May 26, 2013
North Korea says won't react to South drill
North Korea said it would not react to military drills staged by the South near their disputed border and, easing tension further, CNN reported that Pyongyang had agreed to the return of nuclear inspectors.
The mercurial North had threatened to strike back if its neighbor went ahead with the live-fire exercise, but hours after the artillery barrage ended said it was "not worth" a military response.
"We felt it was not worth reacting one-by-one to military provocations," the official KCNA news agency quoted the North's Korean People's Army Supreme Command as saying.
A diplomatic breakthrough looked possible after a report that North Korea told US troubleshooter Bill Richardson it would accept the resumption of international inspections of its nuclear programme.
Today's drill lasted just over 90 minutes, with near-constant artillery fire that shook air-raid bunkers on the South Korean island of Yeonpyeong.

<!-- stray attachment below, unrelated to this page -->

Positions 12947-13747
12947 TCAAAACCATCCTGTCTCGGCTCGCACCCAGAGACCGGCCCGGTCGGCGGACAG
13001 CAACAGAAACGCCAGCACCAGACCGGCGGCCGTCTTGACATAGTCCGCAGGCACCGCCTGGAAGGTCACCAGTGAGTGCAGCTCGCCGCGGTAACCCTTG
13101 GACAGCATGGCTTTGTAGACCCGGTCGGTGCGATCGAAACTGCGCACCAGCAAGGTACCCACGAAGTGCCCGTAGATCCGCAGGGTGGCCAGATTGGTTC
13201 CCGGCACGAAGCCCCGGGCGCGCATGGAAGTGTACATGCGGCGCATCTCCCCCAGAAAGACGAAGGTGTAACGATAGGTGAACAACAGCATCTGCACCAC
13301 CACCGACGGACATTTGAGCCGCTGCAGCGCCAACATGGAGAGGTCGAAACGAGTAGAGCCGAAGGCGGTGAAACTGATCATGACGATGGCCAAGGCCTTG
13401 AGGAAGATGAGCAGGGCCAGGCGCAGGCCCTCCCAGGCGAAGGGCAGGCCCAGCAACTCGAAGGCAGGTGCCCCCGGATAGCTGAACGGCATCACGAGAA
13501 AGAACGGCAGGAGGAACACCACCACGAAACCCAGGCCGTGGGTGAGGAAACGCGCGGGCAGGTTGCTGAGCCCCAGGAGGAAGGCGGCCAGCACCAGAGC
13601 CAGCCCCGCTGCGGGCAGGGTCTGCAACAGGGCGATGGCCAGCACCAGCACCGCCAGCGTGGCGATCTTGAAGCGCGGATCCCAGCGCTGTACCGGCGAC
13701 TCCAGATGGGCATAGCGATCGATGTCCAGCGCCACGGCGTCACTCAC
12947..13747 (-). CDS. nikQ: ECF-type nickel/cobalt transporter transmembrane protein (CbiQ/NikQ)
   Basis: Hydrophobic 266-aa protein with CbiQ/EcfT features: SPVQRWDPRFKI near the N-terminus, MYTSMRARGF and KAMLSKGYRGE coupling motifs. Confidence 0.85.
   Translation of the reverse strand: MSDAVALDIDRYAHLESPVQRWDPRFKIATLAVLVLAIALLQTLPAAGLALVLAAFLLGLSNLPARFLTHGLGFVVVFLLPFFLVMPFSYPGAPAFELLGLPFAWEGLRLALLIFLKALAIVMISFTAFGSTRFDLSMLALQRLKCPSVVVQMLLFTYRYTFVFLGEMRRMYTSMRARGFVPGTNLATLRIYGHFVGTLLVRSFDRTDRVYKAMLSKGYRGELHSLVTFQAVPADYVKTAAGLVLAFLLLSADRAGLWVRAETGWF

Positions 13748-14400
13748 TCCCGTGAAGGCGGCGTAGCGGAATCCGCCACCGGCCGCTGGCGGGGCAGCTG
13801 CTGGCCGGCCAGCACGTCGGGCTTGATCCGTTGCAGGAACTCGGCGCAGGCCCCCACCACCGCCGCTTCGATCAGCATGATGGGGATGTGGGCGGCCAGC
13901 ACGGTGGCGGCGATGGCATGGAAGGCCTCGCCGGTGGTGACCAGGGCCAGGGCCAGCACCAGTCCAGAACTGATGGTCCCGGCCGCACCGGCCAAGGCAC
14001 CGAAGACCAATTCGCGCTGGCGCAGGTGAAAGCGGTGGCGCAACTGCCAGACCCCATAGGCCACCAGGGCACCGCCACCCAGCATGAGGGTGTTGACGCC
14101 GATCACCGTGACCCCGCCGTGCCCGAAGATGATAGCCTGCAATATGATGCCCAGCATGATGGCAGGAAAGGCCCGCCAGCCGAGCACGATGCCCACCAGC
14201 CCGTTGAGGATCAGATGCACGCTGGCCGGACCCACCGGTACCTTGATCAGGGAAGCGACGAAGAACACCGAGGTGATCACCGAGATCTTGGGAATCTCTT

"I can't exactly tell how many have been fired, some are distant and some are noisy. The bunker is shaking and people here are worried, including myself," said a Reuters witness on the island.
On November 23, the last time Seoul conducted firing drills from Yeonpyeong close to the disputed maritime border off the west coast of the Korean peninsula, Pyongyang retaliated by shelling the island, killing four people, in the worst attack on South Korean territory since the Korean war ended in 1953.
The marines' exercise came hours after a UN Security Council meeting on the Korean peninsula crisis ended in deadlock, with Russia and China resisting an explicit condemnation of the North for last month's attack.